Five candidates battle for open seat in the 24th

Five candidates battle for open seat in the 24th

CHELTENHAM – A free-for-all has developed in the race for the Democratic nomination Ward 24 alderman, after five candidates filed.

Those running for the seat include a former alderman in the ward and both the Democratic committeewoman and committeeman. The current alderman, Scott Ogilvie, is not running for re-election.

The candidates are Loraine (Lorie) M. Cavin, 62; Bret Rajiv Narayan, 34; Democratic Committeewoman Teresa D. Powers, 71; Democratic Committeeman Daniel L. Sample; and former Alderman Thomas Bauer.

The winner of the primary will not face opposition in the April 2 general election. The salary will be $37,299 a year.

The ward includes all or part of the Cheltenham, Clayton Tamm, Clifton Heights, Ellendale, Franz Park and Hi Pointe neighborhoods.

In the order of how they filed, here is information about the candidates:

A longtime community and Democratic party leader in the 24th Ward, Cavin is a hospice caregiver. “My kids are grown. I have time,” Cavin said.

Cavin was one of the neighborhood leaders who had disputes with then-alderman Bauer in the middle of the 2000s. Those disputes ended with Bauer’s recall in 2005. Her husband formerly served as 24th Ward Democratic committeeman.

Cavin said there are various issues in the different neighborhoods, including what will happen to the site of the old Deaconess Hospital. She’d like to maintain the look of the neighborhoods, including making the new houses fit in with the old ones.

Cavin said that residents voted years ago to reduce the number of wards from 28 to 14. However, if voters approve the current proposal for a city-county merger, the transition period will be during 2021.

“Why are we doing the one thing when we’re supposed to be looking at combining with the county?” she asked.

In the large view, a city-county merger could be a good thing, but the voices of citizens should not be drowned out, Cavin said.

She wants a vote on any privatization plan. The airport is one of the city’s greatest assets, and there are many union jobs there, Cavin said.

Narayan, an attorney who lives in the Clayton-Tamm neighborhood, said he started thinking about running when he heard that Ogilvie wouldn’t run for re-election. “I knew a lot of folks who encouraged me to run,” he said. He decided to hop in the race after talking to friends, family and people in the ward.

“We’ve been out talking to people and hear a lot of the same concerns,” said Narayan, who is vice president of the Clayton-Tamm Neighborhood Association. “[People ask] what a city-county merger may look like, what ward reduction is going to look like,” Narayan said. He said people also are concerned about airport privatization, the proposed Major League Soccer team for the area, and tax increment financing.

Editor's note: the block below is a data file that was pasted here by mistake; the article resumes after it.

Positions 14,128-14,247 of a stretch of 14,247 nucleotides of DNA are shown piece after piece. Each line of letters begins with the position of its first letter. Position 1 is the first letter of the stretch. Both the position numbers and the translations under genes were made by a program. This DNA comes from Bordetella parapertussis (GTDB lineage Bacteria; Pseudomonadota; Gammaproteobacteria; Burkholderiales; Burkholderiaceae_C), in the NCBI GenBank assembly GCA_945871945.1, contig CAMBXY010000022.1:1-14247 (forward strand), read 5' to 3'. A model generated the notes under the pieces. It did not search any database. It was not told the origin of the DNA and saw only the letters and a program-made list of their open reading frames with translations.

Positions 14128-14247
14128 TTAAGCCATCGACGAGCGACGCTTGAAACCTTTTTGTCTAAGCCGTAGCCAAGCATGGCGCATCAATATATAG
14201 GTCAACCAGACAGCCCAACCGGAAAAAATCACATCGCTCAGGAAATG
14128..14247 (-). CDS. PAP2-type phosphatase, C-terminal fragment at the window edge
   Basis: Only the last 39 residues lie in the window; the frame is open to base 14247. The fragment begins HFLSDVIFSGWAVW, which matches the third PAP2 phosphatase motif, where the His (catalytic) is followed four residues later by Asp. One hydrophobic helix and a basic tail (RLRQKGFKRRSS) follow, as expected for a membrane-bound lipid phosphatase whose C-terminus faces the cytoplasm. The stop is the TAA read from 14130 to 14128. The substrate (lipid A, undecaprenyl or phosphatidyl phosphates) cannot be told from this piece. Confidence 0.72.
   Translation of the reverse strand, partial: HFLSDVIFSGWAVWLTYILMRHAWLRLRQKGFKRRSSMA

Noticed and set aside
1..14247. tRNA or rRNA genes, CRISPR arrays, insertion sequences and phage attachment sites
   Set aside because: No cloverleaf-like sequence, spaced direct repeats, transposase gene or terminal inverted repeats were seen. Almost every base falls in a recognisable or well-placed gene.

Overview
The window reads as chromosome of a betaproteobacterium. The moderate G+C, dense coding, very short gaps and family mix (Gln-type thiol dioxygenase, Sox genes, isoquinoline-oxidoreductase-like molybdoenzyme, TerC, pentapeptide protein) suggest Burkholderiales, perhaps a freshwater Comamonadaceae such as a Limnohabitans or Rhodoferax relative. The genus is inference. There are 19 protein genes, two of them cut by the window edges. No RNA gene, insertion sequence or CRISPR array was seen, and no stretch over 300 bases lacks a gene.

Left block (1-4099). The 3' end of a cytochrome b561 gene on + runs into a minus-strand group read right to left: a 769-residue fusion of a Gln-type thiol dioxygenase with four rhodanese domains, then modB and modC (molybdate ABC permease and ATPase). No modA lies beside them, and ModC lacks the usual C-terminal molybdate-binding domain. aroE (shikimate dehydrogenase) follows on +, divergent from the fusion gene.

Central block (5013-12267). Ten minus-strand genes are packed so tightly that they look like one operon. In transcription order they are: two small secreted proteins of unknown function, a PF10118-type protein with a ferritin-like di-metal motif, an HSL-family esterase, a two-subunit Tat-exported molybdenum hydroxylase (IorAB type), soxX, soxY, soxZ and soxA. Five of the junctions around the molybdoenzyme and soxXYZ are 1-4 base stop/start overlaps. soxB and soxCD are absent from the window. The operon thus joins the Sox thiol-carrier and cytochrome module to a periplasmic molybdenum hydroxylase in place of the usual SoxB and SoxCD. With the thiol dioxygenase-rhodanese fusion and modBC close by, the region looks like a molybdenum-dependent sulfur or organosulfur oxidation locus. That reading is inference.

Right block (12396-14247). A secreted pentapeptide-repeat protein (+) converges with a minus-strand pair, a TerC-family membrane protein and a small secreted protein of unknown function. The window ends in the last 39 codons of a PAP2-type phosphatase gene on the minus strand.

If the Better Together plan for a city-county merger goes through, ward reduction would be irrelevant, he said. Unfortunately, the city will have to start working on ward reduction before people vote on the merger.

Narayan said he’s read the Better Together report and has some concerns about it. He doesn’t want the city’s political power to be watered down. He would have liked to see schools included in it.

He opposes privatization of the St. Louis Lambert International Airport. He said he hasn’t talked to a single resident of the ward who favors it.

Powers, 71, has been the Democratic Committeewoman in the 24th ward for eight years. She is a Franz Park neighborhood resident and a retired clinical social worker and psychotherapist. She said she has consistently attended committee meetings and regular meetings of the Board of Aldermen.

Powers said she would like to get involved with the board’s public safety committee.

“I’m already familiar with the Board of Aldermen, most of the people who are on the board,” Powers said. She said when she goes there she gets greeted with hugs and smiles.

Among her concerns about a city-county merger are that the St. Louis County police chief wants to merge the county police with the city police. She wants to know how police are going to change. “We’ve got problems in our judicial system. They’ve got problems in theirs,” she said.

Both the city and county need to do some house cleaning and straighten things out before they can merge, Powers said. “The whole idea of merger, it is so complex, it can’t be done without some bruises and bumps,” she said.

She is concerned about the possible privatization of the St. Louis Lambert International Airport because the name of conservative donor Rex Sinquefield has been associated with it.

Sample, a Franz Park resident, did not respond to repeated phone calls made to get information about his campaign. According to the website of the St. Louis City Democratic Committee, he has been a committeeman since 2017 and is an activist, a National Education Association member, a gifted education specialist and a husband. He is involved with numerous community organizations and has been a delegate for Hillary Clinton, and a Democratic Presidential Elector.

Bauer declined a request for an interview.